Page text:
How do you remain inspired?
I'm a huge Myers-Briggs personality type enthusiast, so I'm going to use that to guide this answer: I'm an INTJ, so having stimulating conversations along with plenty of peaceful alone time is my recipe for success!
I don't talk about clothes because they're clothes. I talk about them because of the people. I love seeing how the wearers use clothes as an expression, an exclamation - and how makers pour so much of themselves into their work. I mean, yes, I'll admit that as a visual person the fact that clothes are beautiful keeps me sticking around. But having meaningful conversations with makers to get a look at their process is a huge source of fuel for me.
Instagram is a great place to get inspired if you find the right corner. My favourite thing to do is just get visually stimulated by colour, composition...saving them on mood boards for later.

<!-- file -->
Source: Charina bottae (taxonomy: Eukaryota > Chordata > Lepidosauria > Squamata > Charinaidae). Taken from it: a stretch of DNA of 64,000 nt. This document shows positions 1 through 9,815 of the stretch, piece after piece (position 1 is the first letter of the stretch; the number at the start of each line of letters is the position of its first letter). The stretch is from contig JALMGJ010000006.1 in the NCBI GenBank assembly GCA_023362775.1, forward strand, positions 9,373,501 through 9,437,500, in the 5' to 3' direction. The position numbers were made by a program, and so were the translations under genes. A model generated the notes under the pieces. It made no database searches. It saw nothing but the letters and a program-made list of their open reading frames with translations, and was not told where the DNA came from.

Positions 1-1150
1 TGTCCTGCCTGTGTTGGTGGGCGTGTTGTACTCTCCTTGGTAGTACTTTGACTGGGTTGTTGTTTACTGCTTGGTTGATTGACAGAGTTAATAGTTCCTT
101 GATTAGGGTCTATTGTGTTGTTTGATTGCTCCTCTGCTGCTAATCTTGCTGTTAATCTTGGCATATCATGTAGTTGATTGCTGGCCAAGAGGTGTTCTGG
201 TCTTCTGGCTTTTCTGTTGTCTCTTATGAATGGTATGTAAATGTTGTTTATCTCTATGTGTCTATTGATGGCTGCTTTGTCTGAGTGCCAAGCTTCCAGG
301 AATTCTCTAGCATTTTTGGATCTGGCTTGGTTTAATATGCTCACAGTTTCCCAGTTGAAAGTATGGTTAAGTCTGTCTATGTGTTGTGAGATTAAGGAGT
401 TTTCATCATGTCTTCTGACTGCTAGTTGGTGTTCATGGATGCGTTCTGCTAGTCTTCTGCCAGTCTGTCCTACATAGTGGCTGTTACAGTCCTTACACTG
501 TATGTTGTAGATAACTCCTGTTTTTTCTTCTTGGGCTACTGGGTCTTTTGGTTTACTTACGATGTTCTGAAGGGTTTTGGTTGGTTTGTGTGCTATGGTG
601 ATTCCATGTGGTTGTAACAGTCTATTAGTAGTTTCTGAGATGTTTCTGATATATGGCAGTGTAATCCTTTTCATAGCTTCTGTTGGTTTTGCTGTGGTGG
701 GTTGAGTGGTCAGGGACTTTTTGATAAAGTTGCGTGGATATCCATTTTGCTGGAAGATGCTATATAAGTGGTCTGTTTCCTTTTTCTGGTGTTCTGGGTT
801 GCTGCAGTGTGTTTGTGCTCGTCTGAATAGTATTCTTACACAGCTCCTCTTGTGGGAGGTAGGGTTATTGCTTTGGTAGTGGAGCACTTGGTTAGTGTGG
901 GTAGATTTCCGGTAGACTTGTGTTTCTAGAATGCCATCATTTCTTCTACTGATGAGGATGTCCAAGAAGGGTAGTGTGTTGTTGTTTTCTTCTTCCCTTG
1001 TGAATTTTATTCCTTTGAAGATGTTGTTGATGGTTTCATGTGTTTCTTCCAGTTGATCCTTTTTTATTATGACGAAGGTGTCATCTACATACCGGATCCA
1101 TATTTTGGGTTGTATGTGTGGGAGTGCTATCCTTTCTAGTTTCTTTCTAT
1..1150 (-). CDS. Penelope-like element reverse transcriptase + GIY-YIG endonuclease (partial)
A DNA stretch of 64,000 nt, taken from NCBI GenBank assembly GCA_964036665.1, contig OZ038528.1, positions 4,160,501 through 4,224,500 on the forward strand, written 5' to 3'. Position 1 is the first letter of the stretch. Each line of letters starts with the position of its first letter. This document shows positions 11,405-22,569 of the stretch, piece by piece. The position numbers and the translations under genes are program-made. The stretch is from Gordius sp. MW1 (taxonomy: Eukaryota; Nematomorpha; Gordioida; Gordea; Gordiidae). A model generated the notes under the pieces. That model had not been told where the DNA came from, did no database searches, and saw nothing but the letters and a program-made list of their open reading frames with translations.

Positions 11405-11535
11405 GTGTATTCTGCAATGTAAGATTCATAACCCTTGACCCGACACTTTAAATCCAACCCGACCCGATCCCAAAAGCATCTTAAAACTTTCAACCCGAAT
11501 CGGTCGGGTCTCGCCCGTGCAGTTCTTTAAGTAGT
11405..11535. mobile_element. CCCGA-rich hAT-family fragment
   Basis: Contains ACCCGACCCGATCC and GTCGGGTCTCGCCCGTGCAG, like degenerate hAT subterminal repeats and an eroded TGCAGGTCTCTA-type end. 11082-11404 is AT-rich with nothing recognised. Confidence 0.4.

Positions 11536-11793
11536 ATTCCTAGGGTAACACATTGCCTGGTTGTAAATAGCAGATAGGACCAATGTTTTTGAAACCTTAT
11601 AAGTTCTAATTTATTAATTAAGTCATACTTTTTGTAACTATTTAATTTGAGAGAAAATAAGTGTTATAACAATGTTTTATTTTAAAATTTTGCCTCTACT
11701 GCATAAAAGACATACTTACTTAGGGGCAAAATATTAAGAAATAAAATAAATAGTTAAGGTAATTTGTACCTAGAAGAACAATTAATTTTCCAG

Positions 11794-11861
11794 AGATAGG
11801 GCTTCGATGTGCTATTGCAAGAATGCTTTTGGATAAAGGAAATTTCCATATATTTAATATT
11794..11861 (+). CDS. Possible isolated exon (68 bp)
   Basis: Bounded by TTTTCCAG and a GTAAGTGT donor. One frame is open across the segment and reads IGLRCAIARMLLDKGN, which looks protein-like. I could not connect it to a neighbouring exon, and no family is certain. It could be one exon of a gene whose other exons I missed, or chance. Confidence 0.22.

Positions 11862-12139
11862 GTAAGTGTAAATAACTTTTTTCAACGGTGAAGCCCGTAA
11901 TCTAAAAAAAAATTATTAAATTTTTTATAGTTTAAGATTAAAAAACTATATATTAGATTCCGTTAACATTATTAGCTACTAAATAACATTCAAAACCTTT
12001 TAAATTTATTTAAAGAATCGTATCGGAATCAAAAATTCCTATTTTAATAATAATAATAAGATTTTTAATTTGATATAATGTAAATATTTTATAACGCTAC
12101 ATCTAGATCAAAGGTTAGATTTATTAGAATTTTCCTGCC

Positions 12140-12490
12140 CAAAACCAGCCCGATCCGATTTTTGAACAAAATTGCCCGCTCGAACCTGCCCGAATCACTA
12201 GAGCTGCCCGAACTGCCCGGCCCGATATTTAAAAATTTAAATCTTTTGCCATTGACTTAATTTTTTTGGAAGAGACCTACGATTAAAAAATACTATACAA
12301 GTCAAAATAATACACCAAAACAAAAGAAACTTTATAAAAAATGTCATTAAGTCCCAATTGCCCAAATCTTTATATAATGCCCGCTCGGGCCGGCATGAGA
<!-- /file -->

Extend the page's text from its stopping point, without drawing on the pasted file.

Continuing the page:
I get a lot of styling inspiration from people like @alissaetc who always have neat tricks on how to wear thrifted items multiple ways, too.
And if all else fails? A good long walk in the park, a book on the couch, and spinning some records is a sure-fire way to refuel.
Coffee or Tea?
Coffee. Black Americano from my stovetop percolator!
Do you have any daily rituals, or are you energized by spontaneity?
Somewhere in between. I like the peacefulness of rituals, because I know I don't have to spend energy on scheduling or remembering things. It gives me room to use my imagination! Now, this next bit is a very INTJ thing to say: I kind of schedule my spontaneity. For real. I love winging it, but it's got to be within a timeframe where I've already said, "anything can happen this weekend, and I'm game for it!"
What can't you get enough of right now?
Being outside now that the weather is finally beautiful! And gin and tonics. Preferably at the same time.
Favorite place you've traveled?
Scotland. It's where half my family is from, and I feel like a piece of my soul is still there. Plus, I really miss the winding roads and driving on the opposite side!
The best advice you've ever received?
Fake it 'til you make it. From one of my profs at film school. When I first heard it, I 100% thought it was a silly thing to say. Well, a decade later it turns out she was right!
What do you love the most about your corner of Canada?